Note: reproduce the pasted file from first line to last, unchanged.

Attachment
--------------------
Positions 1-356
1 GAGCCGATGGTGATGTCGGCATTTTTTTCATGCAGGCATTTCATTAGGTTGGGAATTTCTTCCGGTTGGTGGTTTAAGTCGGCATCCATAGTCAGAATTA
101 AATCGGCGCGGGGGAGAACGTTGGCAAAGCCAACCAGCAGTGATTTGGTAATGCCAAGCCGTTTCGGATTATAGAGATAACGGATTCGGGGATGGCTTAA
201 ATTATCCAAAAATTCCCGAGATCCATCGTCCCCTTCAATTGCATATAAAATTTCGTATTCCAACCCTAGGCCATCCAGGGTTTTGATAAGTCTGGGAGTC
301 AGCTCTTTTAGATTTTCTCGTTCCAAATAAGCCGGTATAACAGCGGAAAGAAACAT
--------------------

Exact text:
Positions 1-356
1 GAGCCGATGGTGATGTCGGCATTTTTTTCATGCAGGCATTTCATTAGGTTGGGAATTTCTTCCGGTTGGTGGTTTAAGTCGGCATCCATAGTCAGAATTA
101 AATCGGCGCGGGGGAGAACGTTGGCAAAGCCAACCAGCAGTGATTTGGTAATGCCAAGCCGTTTCGGATTATAGAGATAACGGATTCGGGGATGGCTTAA
201 ATTATCCAAAAATTCCCGAGATCCATCGTCCCCTTCAATTGCATATAAAATTTCGTATTCCAACCCTAGGCCATCCAGGGTTTTGATAAGTCTGGGAGTC
301 AGCTCTTTTAGATTTTCTCGTTCCAAATAAGCCGGTATAACAGCGGAAAGAAACAT